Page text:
You can also drink beer “fresh” straight from tanks here. Because of the volume of beer that is consumed, it made sense to distribute beer in stainless steel tanks like gas. Beer is actually cheaper than water over there so you can see why they’d rather drink beer than water.
During summer, one of the quintessential experiences for locals and tourists is enjoying a cold beer in a beer garden.
Letna Park, which has one of the most panoramic views of Prague’s old city, boasts a beer garden during the summer till the end of autumn. You’ll need to pay a deposit for plastic cups to drink beer from but you’ll get your deposit back when you return your cup.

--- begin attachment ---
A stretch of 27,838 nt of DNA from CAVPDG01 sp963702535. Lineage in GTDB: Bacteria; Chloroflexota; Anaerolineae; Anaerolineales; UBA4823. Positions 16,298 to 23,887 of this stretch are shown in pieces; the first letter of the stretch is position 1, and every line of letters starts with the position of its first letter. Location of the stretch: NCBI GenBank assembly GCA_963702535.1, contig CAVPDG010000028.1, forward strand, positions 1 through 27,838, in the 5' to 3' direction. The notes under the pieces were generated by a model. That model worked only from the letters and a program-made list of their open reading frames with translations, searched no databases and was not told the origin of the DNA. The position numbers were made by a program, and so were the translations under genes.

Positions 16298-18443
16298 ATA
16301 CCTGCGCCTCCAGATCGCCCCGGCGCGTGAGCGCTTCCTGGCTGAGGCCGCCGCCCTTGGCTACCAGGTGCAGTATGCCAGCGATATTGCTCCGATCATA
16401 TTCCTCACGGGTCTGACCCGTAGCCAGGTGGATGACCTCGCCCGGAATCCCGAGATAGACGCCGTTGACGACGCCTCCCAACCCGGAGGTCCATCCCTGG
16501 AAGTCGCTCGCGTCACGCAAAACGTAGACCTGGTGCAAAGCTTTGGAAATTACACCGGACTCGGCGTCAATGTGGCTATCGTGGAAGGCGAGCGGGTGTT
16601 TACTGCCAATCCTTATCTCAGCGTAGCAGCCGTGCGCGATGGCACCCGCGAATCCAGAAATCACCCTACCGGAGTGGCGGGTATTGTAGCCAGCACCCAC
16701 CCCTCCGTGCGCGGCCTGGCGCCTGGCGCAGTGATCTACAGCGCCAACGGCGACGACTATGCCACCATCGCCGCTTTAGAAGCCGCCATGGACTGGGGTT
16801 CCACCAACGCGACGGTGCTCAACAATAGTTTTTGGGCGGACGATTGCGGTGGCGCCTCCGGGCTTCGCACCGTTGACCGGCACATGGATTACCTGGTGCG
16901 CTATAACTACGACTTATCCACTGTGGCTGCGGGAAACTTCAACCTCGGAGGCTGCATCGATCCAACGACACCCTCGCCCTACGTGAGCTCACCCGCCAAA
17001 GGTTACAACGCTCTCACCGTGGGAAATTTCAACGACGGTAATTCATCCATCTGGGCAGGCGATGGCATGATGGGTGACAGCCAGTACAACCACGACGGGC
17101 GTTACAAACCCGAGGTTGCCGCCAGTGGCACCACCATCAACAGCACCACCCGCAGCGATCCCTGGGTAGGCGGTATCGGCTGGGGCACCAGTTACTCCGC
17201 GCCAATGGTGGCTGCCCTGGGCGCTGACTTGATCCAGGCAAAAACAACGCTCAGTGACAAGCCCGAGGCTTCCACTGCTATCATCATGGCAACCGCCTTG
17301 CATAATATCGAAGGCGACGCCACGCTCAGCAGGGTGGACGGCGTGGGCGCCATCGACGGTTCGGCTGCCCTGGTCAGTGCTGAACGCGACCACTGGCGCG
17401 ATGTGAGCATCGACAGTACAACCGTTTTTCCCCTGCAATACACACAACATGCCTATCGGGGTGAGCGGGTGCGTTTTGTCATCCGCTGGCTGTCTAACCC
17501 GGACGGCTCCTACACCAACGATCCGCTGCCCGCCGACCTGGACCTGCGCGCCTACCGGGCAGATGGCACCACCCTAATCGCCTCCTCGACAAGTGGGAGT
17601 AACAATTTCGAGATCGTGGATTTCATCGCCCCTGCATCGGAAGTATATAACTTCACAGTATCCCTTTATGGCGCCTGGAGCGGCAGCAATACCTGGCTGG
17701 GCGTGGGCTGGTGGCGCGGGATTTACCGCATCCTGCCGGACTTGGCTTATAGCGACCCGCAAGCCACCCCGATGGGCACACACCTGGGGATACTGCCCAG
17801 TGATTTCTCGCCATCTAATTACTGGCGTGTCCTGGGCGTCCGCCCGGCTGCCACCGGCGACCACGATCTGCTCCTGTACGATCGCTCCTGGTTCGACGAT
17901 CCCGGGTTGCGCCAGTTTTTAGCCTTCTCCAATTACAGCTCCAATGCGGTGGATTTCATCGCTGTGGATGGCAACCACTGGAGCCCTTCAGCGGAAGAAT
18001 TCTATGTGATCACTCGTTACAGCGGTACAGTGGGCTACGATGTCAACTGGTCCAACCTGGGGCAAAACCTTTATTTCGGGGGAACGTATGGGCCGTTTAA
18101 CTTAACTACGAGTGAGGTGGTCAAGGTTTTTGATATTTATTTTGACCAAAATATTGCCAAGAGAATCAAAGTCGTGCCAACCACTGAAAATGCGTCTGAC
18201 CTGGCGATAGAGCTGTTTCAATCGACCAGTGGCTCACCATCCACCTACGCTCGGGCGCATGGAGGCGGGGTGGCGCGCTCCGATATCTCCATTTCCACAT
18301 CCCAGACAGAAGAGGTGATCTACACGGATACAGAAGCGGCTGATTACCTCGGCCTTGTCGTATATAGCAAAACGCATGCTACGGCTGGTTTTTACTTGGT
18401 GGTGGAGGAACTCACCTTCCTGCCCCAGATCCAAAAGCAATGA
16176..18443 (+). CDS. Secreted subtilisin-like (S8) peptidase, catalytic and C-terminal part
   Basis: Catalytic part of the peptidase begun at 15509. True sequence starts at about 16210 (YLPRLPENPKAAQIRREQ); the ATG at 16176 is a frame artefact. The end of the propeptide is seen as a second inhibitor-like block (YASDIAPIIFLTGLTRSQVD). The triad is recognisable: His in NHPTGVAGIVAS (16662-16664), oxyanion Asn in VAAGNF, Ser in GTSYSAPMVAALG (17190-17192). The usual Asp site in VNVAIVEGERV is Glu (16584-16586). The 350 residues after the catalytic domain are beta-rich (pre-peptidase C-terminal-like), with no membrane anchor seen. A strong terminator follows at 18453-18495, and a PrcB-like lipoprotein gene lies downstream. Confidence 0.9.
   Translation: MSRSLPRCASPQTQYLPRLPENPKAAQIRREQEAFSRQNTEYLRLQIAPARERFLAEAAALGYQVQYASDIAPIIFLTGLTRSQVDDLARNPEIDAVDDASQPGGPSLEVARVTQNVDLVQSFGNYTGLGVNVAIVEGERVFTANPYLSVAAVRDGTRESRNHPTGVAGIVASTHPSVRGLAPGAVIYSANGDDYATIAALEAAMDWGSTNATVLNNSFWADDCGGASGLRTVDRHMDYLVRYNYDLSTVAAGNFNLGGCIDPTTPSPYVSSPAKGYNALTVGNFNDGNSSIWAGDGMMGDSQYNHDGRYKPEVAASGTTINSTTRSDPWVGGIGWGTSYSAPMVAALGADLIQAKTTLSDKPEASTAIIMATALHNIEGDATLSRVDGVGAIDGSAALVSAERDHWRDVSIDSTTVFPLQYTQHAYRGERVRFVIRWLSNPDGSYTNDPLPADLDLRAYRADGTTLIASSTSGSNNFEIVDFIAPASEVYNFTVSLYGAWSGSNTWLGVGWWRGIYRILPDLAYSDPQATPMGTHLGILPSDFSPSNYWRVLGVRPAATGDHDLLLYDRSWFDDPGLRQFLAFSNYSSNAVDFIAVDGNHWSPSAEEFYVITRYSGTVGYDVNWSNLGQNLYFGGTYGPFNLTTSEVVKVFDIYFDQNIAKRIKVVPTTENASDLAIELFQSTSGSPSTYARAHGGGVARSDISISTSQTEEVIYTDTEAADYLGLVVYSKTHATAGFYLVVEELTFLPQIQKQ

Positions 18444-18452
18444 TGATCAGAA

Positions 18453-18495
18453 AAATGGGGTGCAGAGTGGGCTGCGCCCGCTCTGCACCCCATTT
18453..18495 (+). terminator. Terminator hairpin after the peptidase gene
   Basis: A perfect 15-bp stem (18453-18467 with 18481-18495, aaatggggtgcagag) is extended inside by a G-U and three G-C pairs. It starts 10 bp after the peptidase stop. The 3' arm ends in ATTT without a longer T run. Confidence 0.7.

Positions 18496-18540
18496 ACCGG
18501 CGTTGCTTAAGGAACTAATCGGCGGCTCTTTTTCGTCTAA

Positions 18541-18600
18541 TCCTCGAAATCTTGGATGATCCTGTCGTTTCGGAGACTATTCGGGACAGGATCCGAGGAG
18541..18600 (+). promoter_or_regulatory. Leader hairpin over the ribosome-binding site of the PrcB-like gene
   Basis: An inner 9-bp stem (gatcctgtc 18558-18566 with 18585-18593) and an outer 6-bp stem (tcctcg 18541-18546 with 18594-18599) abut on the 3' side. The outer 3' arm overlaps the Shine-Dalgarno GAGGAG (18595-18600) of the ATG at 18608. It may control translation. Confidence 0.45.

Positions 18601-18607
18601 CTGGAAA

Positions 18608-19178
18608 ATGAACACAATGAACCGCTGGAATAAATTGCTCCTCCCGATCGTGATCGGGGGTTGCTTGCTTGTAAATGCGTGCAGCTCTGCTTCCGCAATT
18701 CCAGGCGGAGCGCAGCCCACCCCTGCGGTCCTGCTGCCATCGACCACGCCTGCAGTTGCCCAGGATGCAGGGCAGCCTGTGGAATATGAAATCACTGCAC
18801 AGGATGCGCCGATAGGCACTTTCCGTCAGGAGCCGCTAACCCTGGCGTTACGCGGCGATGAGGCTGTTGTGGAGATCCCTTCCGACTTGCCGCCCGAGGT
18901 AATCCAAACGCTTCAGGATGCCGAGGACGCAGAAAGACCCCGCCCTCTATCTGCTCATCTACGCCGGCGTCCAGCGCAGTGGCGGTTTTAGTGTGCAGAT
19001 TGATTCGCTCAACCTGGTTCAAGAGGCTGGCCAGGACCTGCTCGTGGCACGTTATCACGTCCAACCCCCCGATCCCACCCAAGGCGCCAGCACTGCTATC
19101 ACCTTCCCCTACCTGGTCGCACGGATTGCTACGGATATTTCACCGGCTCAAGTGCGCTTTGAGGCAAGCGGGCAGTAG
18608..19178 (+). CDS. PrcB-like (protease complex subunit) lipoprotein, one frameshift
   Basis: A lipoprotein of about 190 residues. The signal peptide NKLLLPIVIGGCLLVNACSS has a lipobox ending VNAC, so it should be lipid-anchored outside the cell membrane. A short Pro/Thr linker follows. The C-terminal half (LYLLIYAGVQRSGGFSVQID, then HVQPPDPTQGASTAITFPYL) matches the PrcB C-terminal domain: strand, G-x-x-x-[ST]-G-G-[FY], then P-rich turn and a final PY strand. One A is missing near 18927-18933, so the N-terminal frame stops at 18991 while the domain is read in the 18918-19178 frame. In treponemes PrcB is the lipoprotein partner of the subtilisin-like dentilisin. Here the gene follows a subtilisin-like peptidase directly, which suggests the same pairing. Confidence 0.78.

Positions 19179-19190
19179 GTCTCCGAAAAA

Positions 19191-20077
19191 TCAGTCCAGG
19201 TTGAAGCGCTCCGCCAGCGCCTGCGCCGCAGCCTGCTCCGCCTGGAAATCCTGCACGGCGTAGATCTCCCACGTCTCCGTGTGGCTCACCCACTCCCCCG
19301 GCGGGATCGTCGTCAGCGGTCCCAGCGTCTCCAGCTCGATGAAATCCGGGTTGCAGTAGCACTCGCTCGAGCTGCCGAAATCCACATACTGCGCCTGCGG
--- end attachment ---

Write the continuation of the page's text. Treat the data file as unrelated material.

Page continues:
If you’d like to enjoy the beer garden in the city at the oldest brewery, head to U Fleků which hosts 400 outdoor seats. The earliest record of the brewery is in 1499 and is playfully considered a pilgrimage sight for beer lovers around the world because of its history.
The restaurant offers about 1,100 seats in eight halls and a garden. At the time of writing, they are not accepting any more bookings for May, which gives you an idea of how busy they can get.
6. melbourne, australia
Though the nation down under is world-renowned for introducing third-wave coffee, they’re quickly earning a reputation for itself as the premier destination for craft beer.
There are over 700 craft breweries to date around Australia and plenty stand out like Two Birds Brewery, Moon Dog World, and Stomping Ground Brewing Company.